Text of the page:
Looking at only one side of the ball

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Looking at only one side of the ball


Dr. K. H. Sun, the father of Taiwan’s nuclear power industry, liked to cite the case of a half-white, half-black ball. If you ask people what color the ball is, what will people say? Those who see the white side will say the ball is white. Those on the other side will say the ball is black.

They are neither wrong nor correct. The problem is that people tend to think what they see is everything.

Those who are in their middle age but still stubborn in their opinions are pitiful. As you get older, you accumulate more experiences, and these experiences should teach you that what you see is not everything. If you look from below, you only see the bottom. If you look from the side, you only see the side.

The wisdom of experience is the ability to judge a person, object or case more comprehensively from a balanced perspective. When you climb a mountain, you can see further the higher you go.

I increasingly lose confidence in everything. I cannot say that something is absolutely right or wrong anymore. In the past, when I met someone with different opinions, I used to criticize him or her first. These days, however, I like to take a step back and assume that I might be the one who is wrong. Instead of confronting or fighting my opponents, I avoid a conflict and seek compromise. You may want to criticize me as cowardly and old. But my attitude certainly helps reduce fights. My relationship with my spouse is proof.

As Ahn Cheol-soo disbanded his election campaign earlier this week, he criticized both Park Geun-hye and Moon Jae-in - the two presidential candidates from the ruling Saenuri Party and opposition Democratic United Party - for promoting the backward politics of negative propaganda, mudslinging and personal attacks.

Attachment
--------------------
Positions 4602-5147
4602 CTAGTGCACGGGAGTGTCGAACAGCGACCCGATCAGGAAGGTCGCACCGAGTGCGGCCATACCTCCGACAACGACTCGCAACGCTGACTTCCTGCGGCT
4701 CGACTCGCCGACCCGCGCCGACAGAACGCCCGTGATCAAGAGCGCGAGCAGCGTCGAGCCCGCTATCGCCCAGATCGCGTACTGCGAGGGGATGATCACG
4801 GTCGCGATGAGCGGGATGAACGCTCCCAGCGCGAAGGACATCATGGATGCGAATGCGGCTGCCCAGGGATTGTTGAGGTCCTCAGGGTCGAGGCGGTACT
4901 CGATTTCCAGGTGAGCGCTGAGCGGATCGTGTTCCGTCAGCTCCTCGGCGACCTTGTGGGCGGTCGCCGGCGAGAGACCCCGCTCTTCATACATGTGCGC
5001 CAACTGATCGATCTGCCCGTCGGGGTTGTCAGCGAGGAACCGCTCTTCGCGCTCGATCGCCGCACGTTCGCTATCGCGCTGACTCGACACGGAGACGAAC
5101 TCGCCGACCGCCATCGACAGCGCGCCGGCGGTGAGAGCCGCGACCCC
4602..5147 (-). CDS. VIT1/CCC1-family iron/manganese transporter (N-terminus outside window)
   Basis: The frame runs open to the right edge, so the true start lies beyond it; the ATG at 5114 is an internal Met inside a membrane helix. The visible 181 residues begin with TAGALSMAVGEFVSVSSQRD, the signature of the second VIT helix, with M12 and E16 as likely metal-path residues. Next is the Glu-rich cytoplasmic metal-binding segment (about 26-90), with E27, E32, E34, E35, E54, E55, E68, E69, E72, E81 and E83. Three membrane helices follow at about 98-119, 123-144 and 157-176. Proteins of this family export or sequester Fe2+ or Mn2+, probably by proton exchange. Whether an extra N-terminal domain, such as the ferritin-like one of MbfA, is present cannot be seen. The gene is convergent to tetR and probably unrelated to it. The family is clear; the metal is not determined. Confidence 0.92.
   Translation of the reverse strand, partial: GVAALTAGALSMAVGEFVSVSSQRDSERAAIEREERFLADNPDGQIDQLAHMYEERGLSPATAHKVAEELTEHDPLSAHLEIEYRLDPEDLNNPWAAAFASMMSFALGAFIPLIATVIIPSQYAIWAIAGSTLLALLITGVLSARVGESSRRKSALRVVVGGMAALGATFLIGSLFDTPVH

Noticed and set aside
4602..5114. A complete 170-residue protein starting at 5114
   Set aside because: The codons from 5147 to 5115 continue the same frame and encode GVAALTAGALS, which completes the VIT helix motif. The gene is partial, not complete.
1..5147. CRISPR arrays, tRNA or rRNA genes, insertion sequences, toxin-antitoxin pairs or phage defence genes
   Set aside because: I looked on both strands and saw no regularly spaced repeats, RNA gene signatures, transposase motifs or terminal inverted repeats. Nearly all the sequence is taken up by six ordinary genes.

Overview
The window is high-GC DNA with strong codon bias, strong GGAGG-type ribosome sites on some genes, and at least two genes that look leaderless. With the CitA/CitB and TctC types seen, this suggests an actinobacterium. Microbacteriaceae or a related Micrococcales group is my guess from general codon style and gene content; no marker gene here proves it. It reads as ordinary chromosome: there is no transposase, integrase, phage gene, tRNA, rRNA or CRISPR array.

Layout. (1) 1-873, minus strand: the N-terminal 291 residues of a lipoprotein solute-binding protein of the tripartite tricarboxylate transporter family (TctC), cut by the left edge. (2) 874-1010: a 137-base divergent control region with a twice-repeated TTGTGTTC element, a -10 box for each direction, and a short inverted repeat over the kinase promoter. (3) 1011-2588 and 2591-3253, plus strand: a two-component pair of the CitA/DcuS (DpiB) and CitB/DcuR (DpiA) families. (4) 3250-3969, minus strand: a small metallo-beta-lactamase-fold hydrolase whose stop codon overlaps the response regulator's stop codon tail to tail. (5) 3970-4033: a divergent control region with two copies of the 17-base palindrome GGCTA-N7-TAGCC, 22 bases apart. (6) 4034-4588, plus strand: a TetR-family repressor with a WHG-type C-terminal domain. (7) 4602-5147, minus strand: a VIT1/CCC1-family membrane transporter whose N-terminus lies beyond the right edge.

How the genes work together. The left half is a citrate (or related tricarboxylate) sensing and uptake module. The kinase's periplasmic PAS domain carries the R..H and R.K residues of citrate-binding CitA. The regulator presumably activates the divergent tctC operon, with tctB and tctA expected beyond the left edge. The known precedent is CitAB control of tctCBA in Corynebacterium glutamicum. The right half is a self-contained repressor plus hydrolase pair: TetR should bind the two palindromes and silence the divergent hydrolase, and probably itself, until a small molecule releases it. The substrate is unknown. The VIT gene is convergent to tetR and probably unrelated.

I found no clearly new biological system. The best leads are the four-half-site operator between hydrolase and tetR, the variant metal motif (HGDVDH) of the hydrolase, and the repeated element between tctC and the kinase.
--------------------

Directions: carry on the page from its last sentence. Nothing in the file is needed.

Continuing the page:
He claims they go against the spirit of the age that seeks political change. Of course, he is right. But the presidential election is basically a showdown over power. You need to have a positive strategy to promote, but negative attacks to highlight why the other candidate is not qualified are also needed.

There certainly is a line that should not be crossed. But 90 percent of the campaign advertisements in the U.S. presidential election were negative. American politics may not be the most desirable example, but we need to acknowledge the grim reality. The confrontations between the Park and Moon camps don’t deserve harsh criticism as antiquated politics.

Political reform is important and necessary. But if Ahn thinks that only his way is new politics and other ways are old, he may be judging the world from one side of the ball. Pure passion and young spirit are not enough to change the world. Regrettably, that’s just reality.

* The author is an editorial writer of the JoongAng Ilbo.

by Bae Myung-bok

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